Design Your Own RF Sensors

Aug 16, 2002 — Microchip Technology (Nasdaq: MCHP), a Chandler, Ariz., maker of specialized semiconductors, has teamed with distributor Future Electronics to offer a wireless sensor reference design kit. The aim is to make it easy for designers without a lot of radio frequency experience to develop RF sensors for tracking temperature, pressure, humidity and other conditions.

The kit is a working prototype temperature sensor using Microchip’s rfPIC UHF transmitter and the PIC16C925 micro-controller with an LCD display. The 433MHz low-power temperature sensor can send data over a short range to a receiver board that displays temperature on a LCD display. Several sensors can communicate with a single receiver board, which can transfer the data to a PC.

The kit includes design files, schematics, printed circuit board layouts, software, and supporting circuitry needed to design wireless sensor applications. The kit is sold through the Web site of Future Electronics, the world’s largest distributor of electronic components, or through the company’s sales offices.

“We’ve seen an increase in people who want to do RF applications,” says Fanie Duvenhage, Microchip’s rfPIC product marketing manager. “The problem is there aren’t a lot of people with extensive RF experience. We wanted to make it possible for digital designers with no RF background to develop their own sensors.”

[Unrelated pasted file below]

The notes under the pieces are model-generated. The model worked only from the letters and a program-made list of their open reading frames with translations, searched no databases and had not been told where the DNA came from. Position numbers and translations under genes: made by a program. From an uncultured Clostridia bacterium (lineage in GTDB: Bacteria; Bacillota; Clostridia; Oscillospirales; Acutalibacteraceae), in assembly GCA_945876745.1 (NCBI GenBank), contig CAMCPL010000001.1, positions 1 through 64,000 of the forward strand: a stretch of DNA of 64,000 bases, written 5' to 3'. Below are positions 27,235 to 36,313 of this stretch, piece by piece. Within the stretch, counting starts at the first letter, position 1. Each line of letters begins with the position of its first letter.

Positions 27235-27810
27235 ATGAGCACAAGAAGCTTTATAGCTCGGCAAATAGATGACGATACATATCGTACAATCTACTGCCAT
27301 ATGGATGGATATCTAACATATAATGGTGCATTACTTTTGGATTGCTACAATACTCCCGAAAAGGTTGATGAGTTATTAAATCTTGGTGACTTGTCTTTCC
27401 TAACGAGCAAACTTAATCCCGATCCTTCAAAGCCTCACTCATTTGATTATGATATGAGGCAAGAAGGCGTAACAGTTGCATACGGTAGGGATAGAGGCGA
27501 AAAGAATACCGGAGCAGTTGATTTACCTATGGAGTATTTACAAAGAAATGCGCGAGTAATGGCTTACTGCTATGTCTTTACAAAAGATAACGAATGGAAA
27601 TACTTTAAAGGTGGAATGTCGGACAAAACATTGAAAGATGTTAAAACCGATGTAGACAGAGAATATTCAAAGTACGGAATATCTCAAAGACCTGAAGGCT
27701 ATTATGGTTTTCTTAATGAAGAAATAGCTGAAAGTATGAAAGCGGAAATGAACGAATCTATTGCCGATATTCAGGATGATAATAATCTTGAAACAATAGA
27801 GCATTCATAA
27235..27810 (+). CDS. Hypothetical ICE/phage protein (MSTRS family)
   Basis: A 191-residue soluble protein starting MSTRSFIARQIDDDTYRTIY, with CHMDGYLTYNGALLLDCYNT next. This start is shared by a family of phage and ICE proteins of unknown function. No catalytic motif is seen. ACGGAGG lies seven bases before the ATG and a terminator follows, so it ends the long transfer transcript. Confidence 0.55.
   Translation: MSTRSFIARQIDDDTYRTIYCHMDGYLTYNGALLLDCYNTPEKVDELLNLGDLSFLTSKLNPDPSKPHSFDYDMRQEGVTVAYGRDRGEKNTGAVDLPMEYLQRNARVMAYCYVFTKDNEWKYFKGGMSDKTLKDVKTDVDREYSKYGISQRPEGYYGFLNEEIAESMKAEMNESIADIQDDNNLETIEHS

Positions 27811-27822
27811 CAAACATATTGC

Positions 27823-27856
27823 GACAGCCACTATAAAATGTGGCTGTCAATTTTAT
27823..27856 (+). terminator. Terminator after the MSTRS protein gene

To create a wireless pressure sensor, or smoke detector, a designer would have to acquire the sensor separately and then reprogram the micro-controller to the specifications of the new sensor. Duvenhage says that the cost of the sensor would depend on the components, but would likely be between $50 and $100. The price would be substantially less if the LCD readout weren’t needed, he says.

Each sensor has a unique serial number so the temperature or pressure readings can be tracked to a specific location or application. The devices are designed to be used where installing wires is not feasible due to space or physical constraints, such as sensing tire pressure.